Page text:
African Americans and Latinos joined together to explore solutions to police brutality and police abuse--issues they say, are far too common in their communities.
They held a forum Tuesday in Valencia Park to share what they call their “stories of trauma” and also to talk about what can be done if they work together.
The forum, called "Black and Brown Building Unity Through Resistance" was hosted by Alliance San Diego and American Friends Service Committee.
“The main thing here is bringing black and brown communities together because we're facing the same issue when it comes to law enforcement and public safety system,” said Bishop Cornelius Bowser from the Charity Apostolic Church in Memorial Park.
Those who gathered spoke about Alfred Olango and Anastacio Hernandez Rojas.
Olango, an African American man, was shot by police in El Cajon last September after police said he pointed what appeared to be a gun at officers.
Rojas died in May, 2010, in the custody of Border Patrol agents while attempting to illegally cross the border. Seven years later, the U.S government paid the family $1 million in a settlement.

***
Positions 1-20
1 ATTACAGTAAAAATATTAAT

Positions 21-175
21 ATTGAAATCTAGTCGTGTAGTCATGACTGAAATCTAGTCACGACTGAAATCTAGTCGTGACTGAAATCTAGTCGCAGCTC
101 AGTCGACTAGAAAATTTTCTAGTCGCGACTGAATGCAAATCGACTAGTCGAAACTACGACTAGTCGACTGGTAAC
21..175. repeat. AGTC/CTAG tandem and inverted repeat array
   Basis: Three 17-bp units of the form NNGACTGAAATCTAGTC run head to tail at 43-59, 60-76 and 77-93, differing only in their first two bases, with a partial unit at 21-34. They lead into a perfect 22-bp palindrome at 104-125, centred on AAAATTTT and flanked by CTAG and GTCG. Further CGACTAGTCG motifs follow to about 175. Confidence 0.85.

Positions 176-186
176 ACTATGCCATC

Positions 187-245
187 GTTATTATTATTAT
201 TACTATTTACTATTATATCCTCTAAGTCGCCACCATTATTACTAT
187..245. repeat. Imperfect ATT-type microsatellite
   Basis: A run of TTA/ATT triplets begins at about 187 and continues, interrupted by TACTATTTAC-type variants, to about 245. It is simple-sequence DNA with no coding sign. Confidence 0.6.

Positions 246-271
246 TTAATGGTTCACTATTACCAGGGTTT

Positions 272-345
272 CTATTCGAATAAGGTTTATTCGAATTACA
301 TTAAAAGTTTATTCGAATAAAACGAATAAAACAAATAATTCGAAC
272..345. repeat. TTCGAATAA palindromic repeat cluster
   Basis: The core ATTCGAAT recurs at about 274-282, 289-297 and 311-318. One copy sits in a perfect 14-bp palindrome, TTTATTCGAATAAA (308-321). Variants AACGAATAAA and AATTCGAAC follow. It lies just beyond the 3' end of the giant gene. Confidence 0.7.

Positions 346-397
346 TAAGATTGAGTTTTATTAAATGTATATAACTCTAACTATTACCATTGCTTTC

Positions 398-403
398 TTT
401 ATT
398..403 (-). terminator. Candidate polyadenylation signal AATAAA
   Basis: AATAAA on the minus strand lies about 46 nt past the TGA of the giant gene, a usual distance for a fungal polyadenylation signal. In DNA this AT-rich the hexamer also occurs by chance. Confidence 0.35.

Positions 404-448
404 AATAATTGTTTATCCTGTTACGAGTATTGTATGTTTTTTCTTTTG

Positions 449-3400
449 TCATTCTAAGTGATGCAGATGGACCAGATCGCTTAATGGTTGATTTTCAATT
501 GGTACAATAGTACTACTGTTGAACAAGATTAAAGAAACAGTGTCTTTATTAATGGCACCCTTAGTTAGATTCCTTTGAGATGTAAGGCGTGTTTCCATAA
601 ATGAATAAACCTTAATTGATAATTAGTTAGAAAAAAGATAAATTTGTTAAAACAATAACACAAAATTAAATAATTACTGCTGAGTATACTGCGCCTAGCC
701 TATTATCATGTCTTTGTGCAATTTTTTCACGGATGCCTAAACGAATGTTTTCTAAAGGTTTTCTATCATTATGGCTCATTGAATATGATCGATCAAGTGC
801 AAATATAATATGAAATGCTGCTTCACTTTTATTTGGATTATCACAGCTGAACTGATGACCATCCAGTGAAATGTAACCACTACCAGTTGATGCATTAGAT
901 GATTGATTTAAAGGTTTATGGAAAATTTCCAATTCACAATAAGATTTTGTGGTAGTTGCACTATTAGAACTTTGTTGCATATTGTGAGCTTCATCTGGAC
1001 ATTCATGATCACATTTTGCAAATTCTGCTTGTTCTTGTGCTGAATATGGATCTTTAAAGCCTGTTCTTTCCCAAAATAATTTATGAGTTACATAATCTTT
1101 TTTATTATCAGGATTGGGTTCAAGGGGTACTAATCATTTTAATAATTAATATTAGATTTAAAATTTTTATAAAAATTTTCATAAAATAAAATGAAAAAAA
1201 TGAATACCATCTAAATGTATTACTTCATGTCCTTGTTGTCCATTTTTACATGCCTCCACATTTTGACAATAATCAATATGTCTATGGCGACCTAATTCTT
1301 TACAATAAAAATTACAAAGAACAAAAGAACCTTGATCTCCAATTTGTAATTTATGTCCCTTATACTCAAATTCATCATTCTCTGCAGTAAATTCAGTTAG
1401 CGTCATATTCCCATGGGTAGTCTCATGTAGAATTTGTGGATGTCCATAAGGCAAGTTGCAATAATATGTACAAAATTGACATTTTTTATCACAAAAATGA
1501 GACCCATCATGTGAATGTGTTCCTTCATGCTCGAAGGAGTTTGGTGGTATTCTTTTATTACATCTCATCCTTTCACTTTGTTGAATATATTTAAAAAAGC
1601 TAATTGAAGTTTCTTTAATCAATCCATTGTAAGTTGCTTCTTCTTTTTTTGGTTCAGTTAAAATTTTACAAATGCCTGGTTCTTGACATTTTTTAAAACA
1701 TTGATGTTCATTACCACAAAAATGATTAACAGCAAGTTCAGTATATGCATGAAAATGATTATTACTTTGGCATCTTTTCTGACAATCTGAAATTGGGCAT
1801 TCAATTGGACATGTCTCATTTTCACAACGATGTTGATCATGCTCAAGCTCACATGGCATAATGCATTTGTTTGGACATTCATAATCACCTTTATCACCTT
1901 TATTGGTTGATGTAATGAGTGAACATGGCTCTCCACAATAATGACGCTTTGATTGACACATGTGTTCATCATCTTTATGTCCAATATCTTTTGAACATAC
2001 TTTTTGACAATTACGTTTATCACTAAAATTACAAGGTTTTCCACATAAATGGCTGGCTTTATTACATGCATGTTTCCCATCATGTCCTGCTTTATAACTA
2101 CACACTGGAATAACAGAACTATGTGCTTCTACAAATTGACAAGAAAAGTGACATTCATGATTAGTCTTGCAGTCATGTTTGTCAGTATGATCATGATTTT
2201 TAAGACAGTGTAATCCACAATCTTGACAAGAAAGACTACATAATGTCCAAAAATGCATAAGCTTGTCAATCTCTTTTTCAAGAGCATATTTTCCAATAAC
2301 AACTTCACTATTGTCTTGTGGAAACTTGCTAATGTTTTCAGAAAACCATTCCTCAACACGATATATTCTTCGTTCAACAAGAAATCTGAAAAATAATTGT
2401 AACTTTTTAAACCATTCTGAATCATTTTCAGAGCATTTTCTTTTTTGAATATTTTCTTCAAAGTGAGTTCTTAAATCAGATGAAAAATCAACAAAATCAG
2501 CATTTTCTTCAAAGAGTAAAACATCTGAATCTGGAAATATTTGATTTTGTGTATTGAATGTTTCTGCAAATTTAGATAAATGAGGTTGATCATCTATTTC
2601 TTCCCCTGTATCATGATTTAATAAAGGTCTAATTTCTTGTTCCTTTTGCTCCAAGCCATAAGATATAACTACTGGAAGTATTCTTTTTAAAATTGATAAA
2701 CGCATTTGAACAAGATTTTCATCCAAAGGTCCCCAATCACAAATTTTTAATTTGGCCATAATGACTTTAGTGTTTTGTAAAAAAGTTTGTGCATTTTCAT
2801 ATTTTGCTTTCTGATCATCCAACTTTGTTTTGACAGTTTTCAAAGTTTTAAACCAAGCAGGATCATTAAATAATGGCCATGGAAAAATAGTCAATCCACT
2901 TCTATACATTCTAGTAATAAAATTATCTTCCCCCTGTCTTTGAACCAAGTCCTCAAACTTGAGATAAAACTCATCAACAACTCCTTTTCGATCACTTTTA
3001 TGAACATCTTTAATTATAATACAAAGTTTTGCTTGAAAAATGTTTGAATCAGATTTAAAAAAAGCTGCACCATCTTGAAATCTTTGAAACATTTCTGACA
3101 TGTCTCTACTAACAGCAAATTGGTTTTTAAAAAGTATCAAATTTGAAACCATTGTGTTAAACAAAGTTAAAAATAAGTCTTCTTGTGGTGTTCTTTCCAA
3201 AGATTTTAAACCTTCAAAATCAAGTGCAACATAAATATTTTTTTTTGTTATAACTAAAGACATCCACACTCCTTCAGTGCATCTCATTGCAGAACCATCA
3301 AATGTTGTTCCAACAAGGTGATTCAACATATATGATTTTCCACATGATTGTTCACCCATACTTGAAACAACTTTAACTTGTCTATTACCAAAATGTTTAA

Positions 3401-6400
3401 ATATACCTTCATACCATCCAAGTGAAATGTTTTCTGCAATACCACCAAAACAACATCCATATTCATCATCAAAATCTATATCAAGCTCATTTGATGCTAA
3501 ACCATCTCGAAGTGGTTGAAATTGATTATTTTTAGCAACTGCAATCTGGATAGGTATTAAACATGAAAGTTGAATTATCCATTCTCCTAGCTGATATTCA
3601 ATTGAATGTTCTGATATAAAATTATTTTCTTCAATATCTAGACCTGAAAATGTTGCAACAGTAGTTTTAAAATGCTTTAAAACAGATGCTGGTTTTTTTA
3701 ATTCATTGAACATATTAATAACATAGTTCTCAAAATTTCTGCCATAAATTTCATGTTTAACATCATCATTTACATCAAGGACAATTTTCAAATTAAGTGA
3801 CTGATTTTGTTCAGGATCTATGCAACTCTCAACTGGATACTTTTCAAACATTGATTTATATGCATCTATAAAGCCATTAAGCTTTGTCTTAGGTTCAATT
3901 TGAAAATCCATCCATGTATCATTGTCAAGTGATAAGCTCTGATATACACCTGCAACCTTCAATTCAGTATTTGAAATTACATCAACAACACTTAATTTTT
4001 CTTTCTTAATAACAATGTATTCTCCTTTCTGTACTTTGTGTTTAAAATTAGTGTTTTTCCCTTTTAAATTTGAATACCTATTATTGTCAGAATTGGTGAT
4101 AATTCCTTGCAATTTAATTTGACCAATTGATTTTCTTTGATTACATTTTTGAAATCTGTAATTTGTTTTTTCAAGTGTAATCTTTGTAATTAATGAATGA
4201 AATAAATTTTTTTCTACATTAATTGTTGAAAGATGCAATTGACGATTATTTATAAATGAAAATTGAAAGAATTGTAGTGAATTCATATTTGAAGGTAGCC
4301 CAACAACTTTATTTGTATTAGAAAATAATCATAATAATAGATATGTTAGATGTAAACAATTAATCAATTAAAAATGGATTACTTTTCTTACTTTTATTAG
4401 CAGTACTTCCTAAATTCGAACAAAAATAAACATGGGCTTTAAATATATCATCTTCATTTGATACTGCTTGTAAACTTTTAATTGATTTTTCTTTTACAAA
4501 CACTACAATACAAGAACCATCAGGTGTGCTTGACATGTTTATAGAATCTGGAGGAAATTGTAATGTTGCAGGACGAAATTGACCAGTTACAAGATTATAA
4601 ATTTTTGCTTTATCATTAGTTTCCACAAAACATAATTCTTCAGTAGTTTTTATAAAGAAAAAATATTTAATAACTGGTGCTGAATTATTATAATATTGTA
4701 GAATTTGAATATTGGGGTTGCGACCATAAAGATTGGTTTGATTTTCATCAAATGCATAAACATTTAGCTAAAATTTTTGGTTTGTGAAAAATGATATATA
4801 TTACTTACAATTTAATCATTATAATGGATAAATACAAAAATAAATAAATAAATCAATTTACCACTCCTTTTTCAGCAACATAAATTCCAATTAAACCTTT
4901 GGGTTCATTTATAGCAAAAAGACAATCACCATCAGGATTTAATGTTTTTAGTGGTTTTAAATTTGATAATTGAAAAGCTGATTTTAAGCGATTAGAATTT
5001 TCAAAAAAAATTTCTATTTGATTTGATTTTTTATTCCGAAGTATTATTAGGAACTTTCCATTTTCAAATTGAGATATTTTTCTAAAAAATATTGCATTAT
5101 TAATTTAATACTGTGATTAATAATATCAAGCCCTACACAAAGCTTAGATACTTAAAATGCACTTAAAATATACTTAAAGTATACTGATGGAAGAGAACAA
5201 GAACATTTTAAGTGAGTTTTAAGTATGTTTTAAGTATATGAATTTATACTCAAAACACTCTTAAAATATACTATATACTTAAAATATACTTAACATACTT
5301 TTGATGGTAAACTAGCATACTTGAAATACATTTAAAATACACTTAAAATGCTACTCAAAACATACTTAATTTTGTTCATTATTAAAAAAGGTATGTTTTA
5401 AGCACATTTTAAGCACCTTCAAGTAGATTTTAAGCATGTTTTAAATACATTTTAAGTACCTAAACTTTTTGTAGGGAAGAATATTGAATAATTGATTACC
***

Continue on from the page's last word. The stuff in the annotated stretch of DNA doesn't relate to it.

“Especially in a time when there’s a big conversation in our country about policing and police brutality, it’s time for us to share our testimonies of pain,” said Christian Ramirez from San Diego Alliance. "But also figure out how to get policies to move us forward that ensure public safety for all.”
According to Alliance San Diego, their "mission is to provide a means for diverse individuals and organizations to share information, collaborate on issues and mobilize for change in the pursuit of social justice, especially in low-income communities and communities of color."
American Friends Service Committee San Diego aims to bring "the voices and concerns of immigrant communities into policy debates at the local, state, and national level."